Colombo Telegraph

Chamal Rajapaksa: An Incomplete Biography

By Jayashika Padmasiri

Jayashika Padmasiri

If the “Mahawanshaya” can be considered as the biography of the ancient Sri Lanka, then certainly the latest ‘vanity publication’ in Sri Lanka “Chamal Rajapaksa” written by Punya de Silva (and sold for Rs.2000), can certainly be considered as Chamal Rajapaksa’s biography. It is a universally acknowledged fact that history is narrated and repeated in versions. However when considering history we must not forget that even ‘Mahawanshaya’ is also a version of history”: which boldly speaks the invisible worlds‘one point of view’. So with that cleared out from the picture, and getting the most obvious fact which is the writer sucking up big-time to please the main character or his family in the book (which in simple terms in Sinhalese is called as ‘kadde yamma’ these days) out of the way, the book “Chamal Rajapaksa” can be called as an informative book which is very well researched, and a book which not only relates a lot of information and incidents about Chamal Rajapaksa and his family, but also about the writer Punya de Silva as well in a none chronological order (since the book proves that the writer has lost all sense of order and organizational skills while writing this book.)

For an example, Silva would suddenly mention about Chamal’s father’s death through a letter written by Chamal’s mother at one point, then mention about it again somewhere in the book, and then after many more incidents he would bring up that same subject again and explain it completely from beginning to end while adding the stuff he forgot to mention the first few times he mentioned about the death of D.A Rajapaksa. This same lack of chronology can be said about the incidents concerning Chamal Rajapaksa’s marriage to Chandra Wijewardana, Chamal’s days at the Diddenipotha Estate, then Chamal’s resignation from the police force and even about the election loss of Dr. Wijayanada Dahanayake and many other such incidents, where the readers would be forced to read about the same incidents again and again later in the book with more details, which unfortunately exposes weak organizational skills of the writer and bad editing skills, since repetition in the book  can be widely noticed as one of the major flaws of the book.

While reading the book “Chamal Rajapaksa” there is a tendency for the readers to get confused as to whose life story or biography they are reading, since irrelevant information such as the writer Punya de Silva’s eldest son’s marriage and where it was taken place, and then about his trips abroad with his family are also mentioned in this so called biography of Chamal Rajapaksa. For example the quotation on page 102 can be considered as a point where the writer tries to showoff his close relationship with the Rajapaksas while trying to establish this point in the minds of the readers.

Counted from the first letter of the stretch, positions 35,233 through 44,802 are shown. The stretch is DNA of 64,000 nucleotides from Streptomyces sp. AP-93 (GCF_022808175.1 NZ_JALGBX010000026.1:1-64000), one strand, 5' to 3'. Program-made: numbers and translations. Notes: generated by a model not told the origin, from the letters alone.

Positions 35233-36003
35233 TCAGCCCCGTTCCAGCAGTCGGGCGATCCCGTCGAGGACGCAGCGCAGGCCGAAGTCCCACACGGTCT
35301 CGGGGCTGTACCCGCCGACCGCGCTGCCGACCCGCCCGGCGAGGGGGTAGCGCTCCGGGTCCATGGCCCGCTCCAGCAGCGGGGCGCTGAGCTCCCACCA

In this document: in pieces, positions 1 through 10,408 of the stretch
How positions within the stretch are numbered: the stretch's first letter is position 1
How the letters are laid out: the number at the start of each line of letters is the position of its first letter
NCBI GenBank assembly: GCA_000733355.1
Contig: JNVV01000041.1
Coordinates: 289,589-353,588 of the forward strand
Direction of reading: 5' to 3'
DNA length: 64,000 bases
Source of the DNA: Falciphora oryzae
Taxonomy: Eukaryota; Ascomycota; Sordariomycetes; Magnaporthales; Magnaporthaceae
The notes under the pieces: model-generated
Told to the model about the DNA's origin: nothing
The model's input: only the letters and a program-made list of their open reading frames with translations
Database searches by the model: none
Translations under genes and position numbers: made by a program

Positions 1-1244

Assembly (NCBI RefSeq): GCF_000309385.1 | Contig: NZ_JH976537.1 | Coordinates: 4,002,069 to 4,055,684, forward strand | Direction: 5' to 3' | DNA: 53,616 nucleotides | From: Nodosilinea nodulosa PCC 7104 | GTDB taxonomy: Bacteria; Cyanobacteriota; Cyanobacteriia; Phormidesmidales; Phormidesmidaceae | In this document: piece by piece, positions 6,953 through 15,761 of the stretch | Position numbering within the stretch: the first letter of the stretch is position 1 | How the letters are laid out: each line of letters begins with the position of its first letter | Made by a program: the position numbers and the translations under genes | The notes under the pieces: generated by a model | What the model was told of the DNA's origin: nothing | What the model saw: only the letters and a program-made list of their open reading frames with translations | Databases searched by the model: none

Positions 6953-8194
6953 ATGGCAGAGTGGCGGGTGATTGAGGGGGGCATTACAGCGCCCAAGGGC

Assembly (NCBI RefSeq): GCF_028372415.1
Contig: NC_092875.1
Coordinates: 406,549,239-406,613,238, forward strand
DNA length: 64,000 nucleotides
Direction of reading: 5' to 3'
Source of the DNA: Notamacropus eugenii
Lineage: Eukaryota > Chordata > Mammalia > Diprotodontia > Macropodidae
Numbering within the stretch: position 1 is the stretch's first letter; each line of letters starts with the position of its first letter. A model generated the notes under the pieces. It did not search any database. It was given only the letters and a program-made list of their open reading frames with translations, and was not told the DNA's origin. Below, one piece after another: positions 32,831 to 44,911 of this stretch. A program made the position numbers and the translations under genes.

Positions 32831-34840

“My mother Soma Weeraratne sincerely treated Chamal like her own son and called him “Chamal Putha”. She appreciated and thanked Chamal for visiting her on his way to Medamulana through galle and on his way back from Madamulana to enjoy a cup of tea at my place. Sometimes, my mother prepared lunch or even dinner when Chamal, with his sisters Preethi and Gandanie, stopped at our house to see my mother. Chamal’s sister Gandanie yet speaks how she enjoyed lobsters and ambul thiyal my mother prepared for them” (from pages 102-103)

What part of this information is relevant or important for Chamal’s biography? That his sisters liked to eat lobsters and ambul thiyal which was prepared by Punya’s mother and that his mother addressed Chamal as “Chamal Putha”. …..So what’s the big deal? The readers can question. And what is so extraordinary or necessary about this incident that it should be mentioned in a biography, other than to boast about the writer’s close connections with the Rajapaksa family to the readers? And the fact that Chamal’s sisters enjoy eating lobsters and ambul thiyal, here the readers naturally starts to wonder whether Punya de Silva has started to write the biographies of Chamal’s sisters too. And by the way, most ironically, no where in this book, has the writer mentioned what Chamal likes to eat at all.  But the next paragraph in the book on this page, without any doubt establishers the fact that the writer wants to boast about his relationship to Chamal’s family and that perhaps that was one of his main objectives behind writing this book.

“Chamal with his brother Mahinda, then member of parliament attended my father’s funeral in 1992, and in 2007 Chamal was present for my mother’s funeral. His Excellency the president expressed his condolences over the phone when Chamal was at our house and sent a wreath from Colombo with a letter of condolence. In 2008, my wife Kamani’s mother died and Chamal with Chandra attended the funeral at Maharagama.”  (Page 103)